the discussion of historical materialism until
4

Section 11.

The distinction in question renders innocuous the
problem of the defensibility of IT and KT. For, given
a commitment to philosophical materialism, scientific
materialism vouchsafes solid evidence for the existence of the world independently of consciousness.

And since philosophical materialism is a programme
and not a set of straightforward assertions, the
commitment is not to the assertion of the knowability
of the world in general and in detail, but to a mode
of inquiry which is not limited by assumptions to the
contrary. It could be that the method of exploring
the world with the tools of material practices
should eventually run into insuperable difficulties;
but there is no reason at the moment to think that
this is likely, so, as far as this goes at least,
commitment to philosophical materialism is in order.

(Cf. the Principle of Determinism interpreted as a
maxim of inquiry rather than as a substantive
assertion about the world.)
Apart from the reasons already given for introducing a distinction between ‘philosophical’ and
‘scientific’ materialism, there is a further reason,
namely, that this distinction permits a decisive
rejection of any tendency to identify materialism
with some particular scientific theory or theories,
a tendency which has one or both of two results:

either in ‘materialism’ forming an obstacle to the
advance of inquiry or in such advances being interpreted as refutations of ‘materialism’. Though he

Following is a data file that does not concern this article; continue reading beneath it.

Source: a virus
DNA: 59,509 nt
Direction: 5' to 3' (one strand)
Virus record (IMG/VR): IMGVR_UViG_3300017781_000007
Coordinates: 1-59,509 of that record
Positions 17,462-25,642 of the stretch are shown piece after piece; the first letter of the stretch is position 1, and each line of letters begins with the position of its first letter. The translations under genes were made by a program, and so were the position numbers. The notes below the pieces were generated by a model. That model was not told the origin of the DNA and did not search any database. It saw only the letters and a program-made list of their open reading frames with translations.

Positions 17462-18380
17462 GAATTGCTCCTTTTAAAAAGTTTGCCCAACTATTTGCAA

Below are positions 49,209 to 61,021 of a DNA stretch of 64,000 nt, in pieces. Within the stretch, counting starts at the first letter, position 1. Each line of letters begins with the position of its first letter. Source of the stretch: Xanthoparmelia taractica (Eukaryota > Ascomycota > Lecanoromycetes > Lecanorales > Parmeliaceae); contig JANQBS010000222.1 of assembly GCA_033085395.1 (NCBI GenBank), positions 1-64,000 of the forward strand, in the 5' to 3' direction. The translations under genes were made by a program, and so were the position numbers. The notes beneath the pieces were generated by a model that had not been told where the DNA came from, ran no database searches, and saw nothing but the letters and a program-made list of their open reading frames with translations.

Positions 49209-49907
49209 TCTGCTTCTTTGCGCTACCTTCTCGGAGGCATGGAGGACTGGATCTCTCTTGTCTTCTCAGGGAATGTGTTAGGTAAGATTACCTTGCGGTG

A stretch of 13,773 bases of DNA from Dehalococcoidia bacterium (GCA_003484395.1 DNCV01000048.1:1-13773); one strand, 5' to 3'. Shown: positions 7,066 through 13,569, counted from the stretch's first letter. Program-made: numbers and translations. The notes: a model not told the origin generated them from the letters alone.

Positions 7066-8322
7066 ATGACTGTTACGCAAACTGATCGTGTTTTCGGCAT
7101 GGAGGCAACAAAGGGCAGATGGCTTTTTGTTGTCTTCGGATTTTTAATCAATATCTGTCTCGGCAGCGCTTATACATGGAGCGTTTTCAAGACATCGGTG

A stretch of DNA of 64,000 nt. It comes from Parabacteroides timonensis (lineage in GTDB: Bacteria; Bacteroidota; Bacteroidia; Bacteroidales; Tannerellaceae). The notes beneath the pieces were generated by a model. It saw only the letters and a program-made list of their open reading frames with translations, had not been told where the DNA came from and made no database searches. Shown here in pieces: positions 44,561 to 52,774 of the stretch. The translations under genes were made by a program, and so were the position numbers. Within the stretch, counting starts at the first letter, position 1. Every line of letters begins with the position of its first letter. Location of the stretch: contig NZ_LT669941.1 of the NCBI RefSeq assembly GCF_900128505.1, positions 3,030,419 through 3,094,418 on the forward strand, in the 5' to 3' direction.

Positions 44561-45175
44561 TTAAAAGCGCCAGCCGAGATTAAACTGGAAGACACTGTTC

does not in fact make the above distinction between
materialisms, Rayrnond Williams has put this danger so
well that I cannot do better them quote him on the
point:

… materialism … in its earliest phases
… defines its own categories in terms of
demonstrable physical investigations. Yet
… in the continuing process of investigation, the initial and all successive” categories
are inherently subject to radical revision,
and in this are unlike the relatively protected
categories of presumed or revealed truths; …

[further] in the very course of opposing
systematic universal explanations of many of
the common-ground processes, provisional and
secular procedures and findings tend to be
grouped into what appear but never can be
systematic, universal and categorical explanations of the same general kind. Thus material
investigation … finds itself pulled …

toward closed generalizing systems: finds
itself materialism or a materialism. There
is thus a tendency for any materialism, at
any point in its history, to find itself stuck
with its own recent generalizations, and in
defence of these to mistake its own character:

to suppose that it is a system like others,
of a presumptive explanatory kind, or that it
is reasonable to set up contrasts with other
(categorical) systems, at the level not of
procedures but of its own past ‘findings’ or
‘laws’. What then happens is obvious. The
results of new material investigations are
interpreted as having outdated ‘materialism’.

Or, conversely, defence of ‘the materialist
world-view’, specified in certain positions
now frozen in time, involves contempt for or
rejection of apparently incompatible evidence
and procedures, and their categorical assignment to systems taken to be alternative and